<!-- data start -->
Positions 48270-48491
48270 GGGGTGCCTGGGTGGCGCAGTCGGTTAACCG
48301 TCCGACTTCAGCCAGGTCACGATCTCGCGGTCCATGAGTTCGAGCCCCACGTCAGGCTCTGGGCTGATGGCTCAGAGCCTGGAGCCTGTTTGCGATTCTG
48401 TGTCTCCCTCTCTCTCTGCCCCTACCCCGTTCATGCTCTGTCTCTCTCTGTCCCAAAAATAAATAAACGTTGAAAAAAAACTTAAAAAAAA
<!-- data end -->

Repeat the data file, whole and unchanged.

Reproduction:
Positions 48270-48491
48270 GGGGTGCCTGGGTGGCGCAGTCGGTTAACCG
48301 TCCGACTTCAGCCAGGTCACGATCTCGCGGTCCATGAGTTCGAGCCCCACGTCAGGCTCTGGGCTGATGGCTCAGAGCCTGGAGCCTGTTTGCGATTCTG
48401 TGTCTCCCTCTCTCTCTGCCCCTACCCCGTTCATGCTCTGTCTCTCTCTGTCCCAAAAATAAATAAACGTTGAAAAAAAACTTAAAAAAAA